Yeah; it did. It did. I think it just sparked a way of thinking about how we might be able to do education a little differently. Yeah.


So, from teacher to vice principal, to principal.




And, then what?


And then, to the complex area superintendent position. I was principal at Honokaʻa High School in 2005 at the time when Pat Hamamoto, who was superintendent then, asked if I could step in. There was a vacancy; the previous superintendent had left. And again, it was as much as anything, a call to duty. I was asked to do it. And you know, I hadn’t really thought about being a superintendent, but when asked to serve, and you think you can serve that purpose, you do it.


You know, for those who aren’t familiar with the structure of the DOE, people may not realize what a critical and strategic job the complex area superintendent is.




Would you explain that, what exactly it is that you do? And there are others statewide as well. Others in the state, as well.


Yeah. It’s an interesting structure. It’s one that was created by by Pat as a way to try to decentralize the Central Office and personalize supports in a very unique way for each unique community. So, a state superintendent sits at the top with a deputy and five assistant superintendents at the state level. And below that are fifteen of us; my colleagues. And we are scattered about in different areas of the State. So, my particular area is on the Big Island in West Hawaiʻi. My colleagues are Brad Bennett in Hilo-Waiākea, and Keone Farias in Keaau-Kau-Pāhoa. I have nineteen schools in my area; they’re all Title 1 schools, which means that they meet the poverty guidelines. So, we have access to federal dollars through that means. I also am responsible for special education services in five charter schools.


That is a huge responsibility. And you know, when you say West Hawaiʻi, I know that’s the title. Honokaʻa is really northeast; right?




So, you kinda go right around the top of the island, and down on the other side to Kohala.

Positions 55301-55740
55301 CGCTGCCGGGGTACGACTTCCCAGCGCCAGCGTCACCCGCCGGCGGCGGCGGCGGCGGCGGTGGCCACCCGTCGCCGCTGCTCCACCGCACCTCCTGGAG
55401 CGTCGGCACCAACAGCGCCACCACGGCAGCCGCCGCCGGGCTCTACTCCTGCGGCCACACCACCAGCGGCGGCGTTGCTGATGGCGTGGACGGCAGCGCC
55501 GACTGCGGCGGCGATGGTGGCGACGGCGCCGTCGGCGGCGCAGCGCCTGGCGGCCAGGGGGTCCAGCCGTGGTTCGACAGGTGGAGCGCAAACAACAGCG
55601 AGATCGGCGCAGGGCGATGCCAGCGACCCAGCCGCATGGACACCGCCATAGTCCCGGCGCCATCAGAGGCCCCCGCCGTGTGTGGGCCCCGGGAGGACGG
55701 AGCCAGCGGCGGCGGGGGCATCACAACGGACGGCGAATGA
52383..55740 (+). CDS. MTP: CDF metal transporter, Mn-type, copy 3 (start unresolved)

Yeah; it’s an interesting geographic area. I go as far as east as Hilo to Paʻauilo, which is the school that’s furthest east. And then, I’m responsible for all of the schools in Waimea, Honokaʻa up to North Kohala, and then down through the Kealakehe complex in Waikoloa in the central part of the island.


That is a huge and diverse area.


Yeah; and then down to Kona. Yeah.


Down to Kona, too.


Yeah; down as far as Hoʻokena, near Miloliʻi, is where my area kind of stops.


That is monstrous.


It’s a large area.


That’s like an island in itself.


Yeah; I spend a lot of time on the road.


DOE Complex Area Superintendent for West Hawaiʻi Island, Art Souza, strongly believes that community building will help to build academic success in these rural areas.


The opportunity is the challenge, and the challenge is the opportunity. It’s how you reconcile all that. And it’s about how you lead, how you choose to lead, and how you build those partnerships and relationships with all those entities. And you get better at it over time. And I think I’ve gotten better at it over time.


How long have you been complex area superintendent?


This is my twelfth year. No one teaches you how to be a superintendent. You don’t go to superintendent school. So, I remember the turnover from the previous superintendent to me was about a thirty-minute meeting where I said, What is this job, what do you want me to do? He says, just read those books. And that was it. It was exploratory learning and experiential learning.


And that’s exactly what you love to do.


That’s exactly how I learn best. So, that wasn’t a challenge for me. I mean, yeah, you have to learn the rules and regulations, and yes, I did have to read those books. But finding my way, and creating the learning and creating the leadership as I learned it was really a remarkable opportunity.


Now, everyone talks about collaborative leadership.




And I believe you’re a collaborative leader. Were you always? Was that your nature?


I think so. Yeah; I think so. And I think that’s the only way we can learn and lead. You know, can I tell a story real quick?